The Bank of England's Paul Tucker has suddenly taken a turn for the hawkish, warning that the central bank "cannot provide stimulus without limit, without a wary eye to inflation expectations."
Giving his last scheduled speech speech as deputy governor for financial stability (he leaves for the Harvard Kennedy School and Harvard Business School in about a month - so there could be a couple more), Tucker warned that the Bank's credibility could be undermined by excessive monetary easing.
The Monetary Policy Committee has needed to provide monetary stimulus not only to contain the short-term economic weakness but, even more important, to reduce its longer-run costs – social and economic. But we cannot do that at the expense of price stability – or, more technically, of allowing medium-term inflation expectations to drift away from the target of 2%. Were the anchor to slip, our ability to support recovery would be undermined.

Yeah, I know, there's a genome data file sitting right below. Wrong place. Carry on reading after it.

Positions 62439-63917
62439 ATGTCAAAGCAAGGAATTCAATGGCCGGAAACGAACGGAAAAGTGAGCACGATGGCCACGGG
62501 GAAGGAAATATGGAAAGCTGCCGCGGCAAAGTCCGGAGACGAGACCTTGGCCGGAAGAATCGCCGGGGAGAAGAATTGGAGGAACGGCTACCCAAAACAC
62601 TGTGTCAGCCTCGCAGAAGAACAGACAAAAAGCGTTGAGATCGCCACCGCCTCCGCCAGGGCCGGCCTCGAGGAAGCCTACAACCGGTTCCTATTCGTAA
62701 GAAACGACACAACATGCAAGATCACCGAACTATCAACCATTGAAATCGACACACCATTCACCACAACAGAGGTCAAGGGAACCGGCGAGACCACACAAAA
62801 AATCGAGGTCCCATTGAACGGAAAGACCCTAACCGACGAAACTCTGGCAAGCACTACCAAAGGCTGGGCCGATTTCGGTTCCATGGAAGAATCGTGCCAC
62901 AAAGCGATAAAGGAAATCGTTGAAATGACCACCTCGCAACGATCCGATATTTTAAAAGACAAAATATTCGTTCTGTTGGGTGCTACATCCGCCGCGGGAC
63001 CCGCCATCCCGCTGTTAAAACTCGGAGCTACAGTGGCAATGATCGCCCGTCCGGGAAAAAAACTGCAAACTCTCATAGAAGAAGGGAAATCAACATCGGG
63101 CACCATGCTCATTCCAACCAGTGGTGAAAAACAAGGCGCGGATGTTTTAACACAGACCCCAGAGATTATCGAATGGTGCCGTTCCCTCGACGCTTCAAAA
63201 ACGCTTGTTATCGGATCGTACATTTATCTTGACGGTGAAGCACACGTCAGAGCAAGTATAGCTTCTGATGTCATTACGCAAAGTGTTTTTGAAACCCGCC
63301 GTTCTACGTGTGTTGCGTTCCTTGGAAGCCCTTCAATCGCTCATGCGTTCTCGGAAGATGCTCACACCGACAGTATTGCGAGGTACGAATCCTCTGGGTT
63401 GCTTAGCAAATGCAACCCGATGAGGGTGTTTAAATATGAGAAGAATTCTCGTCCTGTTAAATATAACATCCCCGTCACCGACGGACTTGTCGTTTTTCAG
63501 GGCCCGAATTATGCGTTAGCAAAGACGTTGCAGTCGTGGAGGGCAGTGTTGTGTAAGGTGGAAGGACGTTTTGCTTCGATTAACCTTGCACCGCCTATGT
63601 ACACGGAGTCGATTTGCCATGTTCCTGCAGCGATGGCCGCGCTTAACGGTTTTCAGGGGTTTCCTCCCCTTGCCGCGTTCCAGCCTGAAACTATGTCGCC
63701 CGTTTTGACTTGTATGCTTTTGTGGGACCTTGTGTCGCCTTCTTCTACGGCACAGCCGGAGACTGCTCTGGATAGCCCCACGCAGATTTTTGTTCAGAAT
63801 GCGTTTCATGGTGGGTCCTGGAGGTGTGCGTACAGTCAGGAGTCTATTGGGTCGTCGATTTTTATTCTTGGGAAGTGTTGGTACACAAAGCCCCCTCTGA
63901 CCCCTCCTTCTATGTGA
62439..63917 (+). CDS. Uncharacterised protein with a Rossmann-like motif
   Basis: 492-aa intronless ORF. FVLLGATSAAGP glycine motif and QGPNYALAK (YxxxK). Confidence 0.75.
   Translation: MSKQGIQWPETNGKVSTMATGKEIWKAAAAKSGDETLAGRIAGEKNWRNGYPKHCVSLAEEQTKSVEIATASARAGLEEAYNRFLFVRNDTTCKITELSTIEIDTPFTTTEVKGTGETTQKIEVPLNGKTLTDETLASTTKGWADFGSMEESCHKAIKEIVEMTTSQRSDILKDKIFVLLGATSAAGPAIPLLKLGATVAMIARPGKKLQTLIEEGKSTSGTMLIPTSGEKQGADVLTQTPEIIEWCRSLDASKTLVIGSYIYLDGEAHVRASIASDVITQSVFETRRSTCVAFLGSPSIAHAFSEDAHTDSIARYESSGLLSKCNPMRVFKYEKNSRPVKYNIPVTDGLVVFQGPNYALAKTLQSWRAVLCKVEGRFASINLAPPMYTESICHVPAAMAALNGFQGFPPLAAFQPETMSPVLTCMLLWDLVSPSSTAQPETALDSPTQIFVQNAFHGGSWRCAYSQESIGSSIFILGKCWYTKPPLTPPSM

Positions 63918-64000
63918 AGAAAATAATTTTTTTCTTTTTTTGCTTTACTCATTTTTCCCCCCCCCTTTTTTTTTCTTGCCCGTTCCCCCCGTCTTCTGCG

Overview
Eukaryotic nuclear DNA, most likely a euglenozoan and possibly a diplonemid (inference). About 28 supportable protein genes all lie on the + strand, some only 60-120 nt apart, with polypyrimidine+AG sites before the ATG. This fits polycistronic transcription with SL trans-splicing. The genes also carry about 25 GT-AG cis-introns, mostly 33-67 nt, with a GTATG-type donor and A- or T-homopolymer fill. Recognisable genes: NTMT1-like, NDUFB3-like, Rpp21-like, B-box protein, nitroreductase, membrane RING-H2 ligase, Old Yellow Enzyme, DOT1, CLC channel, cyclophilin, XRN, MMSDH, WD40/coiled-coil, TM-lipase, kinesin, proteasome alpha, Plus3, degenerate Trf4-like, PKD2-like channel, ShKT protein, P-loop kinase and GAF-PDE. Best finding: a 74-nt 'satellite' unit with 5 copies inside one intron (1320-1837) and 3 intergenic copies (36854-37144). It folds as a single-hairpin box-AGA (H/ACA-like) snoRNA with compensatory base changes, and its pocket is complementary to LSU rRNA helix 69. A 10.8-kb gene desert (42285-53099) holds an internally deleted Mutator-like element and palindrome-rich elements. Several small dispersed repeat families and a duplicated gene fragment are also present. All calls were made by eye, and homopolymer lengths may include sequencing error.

It is sometimes suggested that independent central bankers are more averse to inflation than to periods of low growth and increased unemployment. I hope the past few years have demonstrated that, in fact, it is the credibility of the Bank of England’s commitment to price stability that enabled us to provide such exceptional monetary support to help the recovery. It is unimaginable that, prior to Bank independence in 1997, any government would have been able to hold the policy rate at effectively zero and make a further monetary injection of £375bn without inflationary expectations – and government financing costs – spiralling out of control.